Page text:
Dear Members of the Board:

        We own property at 122 Harbor Road and have owned it for many years. The character of Harbor
Road is unique within the Town and should be maintained.


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       We are aware of the proposals to replace Saunders with Condominiums. While evolution is going
to happen, we are adamantly against using multiple variances for monetary gain.

        The purpose of variances is to mitigate hardship that runs with the land. They are not meant to
provide increased profitability by expanding use, beyond the Zoning Ordinances voted on by the citizens of
Rye.
        Whatever density and building envelope, which can be supported on the land in accordance with
current building rules, is all of the change that should be allowed.

                                         Sincerely yours,
                                         Patricia & Stephen Foss

Mae Bradshaw commented that she cannot comprehend how putting four units on ‘lovely’ open space is
supportive of the Zoning Ordinance requiring one acre zones. The role of the Board is to try as best they
can to support the zoning ordinances.

Chairman Drake stated that the role of the ZBA is to allow a relief valve to properties that may be effected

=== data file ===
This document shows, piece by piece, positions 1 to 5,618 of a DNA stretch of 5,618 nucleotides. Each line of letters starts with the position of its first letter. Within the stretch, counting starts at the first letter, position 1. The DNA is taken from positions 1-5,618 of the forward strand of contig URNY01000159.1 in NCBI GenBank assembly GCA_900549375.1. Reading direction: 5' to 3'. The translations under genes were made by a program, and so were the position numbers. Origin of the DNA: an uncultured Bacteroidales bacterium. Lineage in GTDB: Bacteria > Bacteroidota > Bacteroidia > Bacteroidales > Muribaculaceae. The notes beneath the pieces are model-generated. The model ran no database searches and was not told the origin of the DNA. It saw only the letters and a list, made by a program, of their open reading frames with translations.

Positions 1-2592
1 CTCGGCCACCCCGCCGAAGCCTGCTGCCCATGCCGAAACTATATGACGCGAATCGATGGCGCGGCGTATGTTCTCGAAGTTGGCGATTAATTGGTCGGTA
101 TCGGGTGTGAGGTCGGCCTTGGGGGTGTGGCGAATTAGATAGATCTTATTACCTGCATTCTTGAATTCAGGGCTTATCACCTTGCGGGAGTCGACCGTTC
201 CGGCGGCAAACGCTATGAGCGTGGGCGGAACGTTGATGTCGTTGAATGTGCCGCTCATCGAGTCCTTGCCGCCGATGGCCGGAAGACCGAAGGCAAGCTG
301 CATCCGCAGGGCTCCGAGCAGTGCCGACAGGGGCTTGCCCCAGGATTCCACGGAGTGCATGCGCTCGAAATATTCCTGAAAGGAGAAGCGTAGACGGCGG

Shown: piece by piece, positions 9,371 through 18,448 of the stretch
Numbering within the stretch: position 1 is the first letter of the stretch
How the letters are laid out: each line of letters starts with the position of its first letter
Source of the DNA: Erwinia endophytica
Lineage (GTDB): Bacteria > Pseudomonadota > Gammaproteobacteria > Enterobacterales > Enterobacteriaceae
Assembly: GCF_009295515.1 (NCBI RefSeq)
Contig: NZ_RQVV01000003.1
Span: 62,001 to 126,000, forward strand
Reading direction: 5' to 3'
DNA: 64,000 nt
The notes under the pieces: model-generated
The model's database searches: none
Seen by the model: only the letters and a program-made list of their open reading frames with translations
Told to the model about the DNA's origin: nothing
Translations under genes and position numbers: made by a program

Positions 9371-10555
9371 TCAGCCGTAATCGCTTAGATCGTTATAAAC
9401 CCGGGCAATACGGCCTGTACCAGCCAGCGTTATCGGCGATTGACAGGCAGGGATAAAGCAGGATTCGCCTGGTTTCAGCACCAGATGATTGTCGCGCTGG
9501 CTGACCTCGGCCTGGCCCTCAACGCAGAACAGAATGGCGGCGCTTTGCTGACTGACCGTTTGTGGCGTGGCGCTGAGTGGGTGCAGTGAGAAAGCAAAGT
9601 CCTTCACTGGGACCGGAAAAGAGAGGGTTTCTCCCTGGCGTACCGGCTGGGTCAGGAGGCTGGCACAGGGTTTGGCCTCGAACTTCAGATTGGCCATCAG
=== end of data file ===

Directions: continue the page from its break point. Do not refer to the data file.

in a way that is unfair, unreasonable, unjust or what is conceived as a hardship, upon that property because
it has some uniqueness to all the properties that are otherwise effected by the Zoning Ordinance.

Vice Chair King commented that Building Inspector Labrie enforces zoning ordinances, the Board grants
exceptions.

Member Crapo stated that the age 62 restriction is the only difference, in having this apply to Section 401,
the newly created RCD. This was specifically planned and voted on towards allowing this type of density to
be built. In the true spirit of what was created in the Zoning, that Section should be applied here. This is a
completely different standard and this was specifically created by the voters, for complexes with this
density.

Chairman Drake responded that it is not being proposed as a Retirement Community Development and if it
doesn’t have all the criteria to be one, then it isn’t one.

Member Crapo explained that conceivably they could have said they wanted to do an RCD and requested a
variance from the age 62.

Attorney Loughlin stated in order to have an RCD you must have 10 acres of land. The Town’s people voted
for the RCD because it protected the open space.

Member Crapo commented that the Town voted in legislation that says in order to have more than 4 units
on a parcel of land, you must have 10 acres total.

Chairman Drake replied that it is an error of law to try and apply a section of the ordinance that doesn’t fit